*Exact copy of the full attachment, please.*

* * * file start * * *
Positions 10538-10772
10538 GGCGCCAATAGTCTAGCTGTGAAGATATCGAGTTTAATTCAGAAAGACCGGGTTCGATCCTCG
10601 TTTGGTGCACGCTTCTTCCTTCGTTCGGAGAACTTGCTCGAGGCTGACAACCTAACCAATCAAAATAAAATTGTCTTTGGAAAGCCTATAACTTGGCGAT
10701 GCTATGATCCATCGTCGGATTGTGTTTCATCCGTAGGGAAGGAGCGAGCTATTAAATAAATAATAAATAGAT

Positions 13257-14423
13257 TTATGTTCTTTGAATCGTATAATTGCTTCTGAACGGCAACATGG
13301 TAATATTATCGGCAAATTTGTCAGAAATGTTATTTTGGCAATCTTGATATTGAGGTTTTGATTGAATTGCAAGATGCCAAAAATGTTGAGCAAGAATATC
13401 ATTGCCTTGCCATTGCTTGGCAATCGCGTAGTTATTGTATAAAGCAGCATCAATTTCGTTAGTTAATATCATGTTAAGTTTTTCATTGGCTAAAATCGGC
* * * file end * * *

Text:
Positions 10538-10772
10538 GGCGCCAATAGTCTAGCTGTGAAGATATCGAGTTTAATTCAGAAAGACCGGGTTCGATCCTCG
10601 TTTGGTGCACGCTTCTTCCTTCGTTCGGAGAACTTGCTCGAGGCTGACAACCTAACCAATCAAAATAAAATTGTCTTTGGAAAGCCTATAACTTGGCGAT
10701 GCTATGATCCATCGTCGGATTGTGTTTCATCCGTAGGGAAGGAGCGAGCTATTAAATAAATAATAAATAGAT

Positions 13257-14423
13257 TTATGTTCTTTGAATCGTATAATTGCTTCTGAACGGCAACATGG
13301 TAATATTATCGGCAAATTTGTCAGAAATGTTATTTTGGCAATCTTGATATTGAGGTTTTGATTGAATTGCAAGATGCCAAAAATGTTGAGCAAGAATATC
13401 ATTGCCTTGCCATTGCTTGGCAATCGCGTAGTTATTGTATAAAGCAGCATCAATTTCGTTAGTTAATATCATGTTAAGTTTTTCATTGGCTAAAATCGGC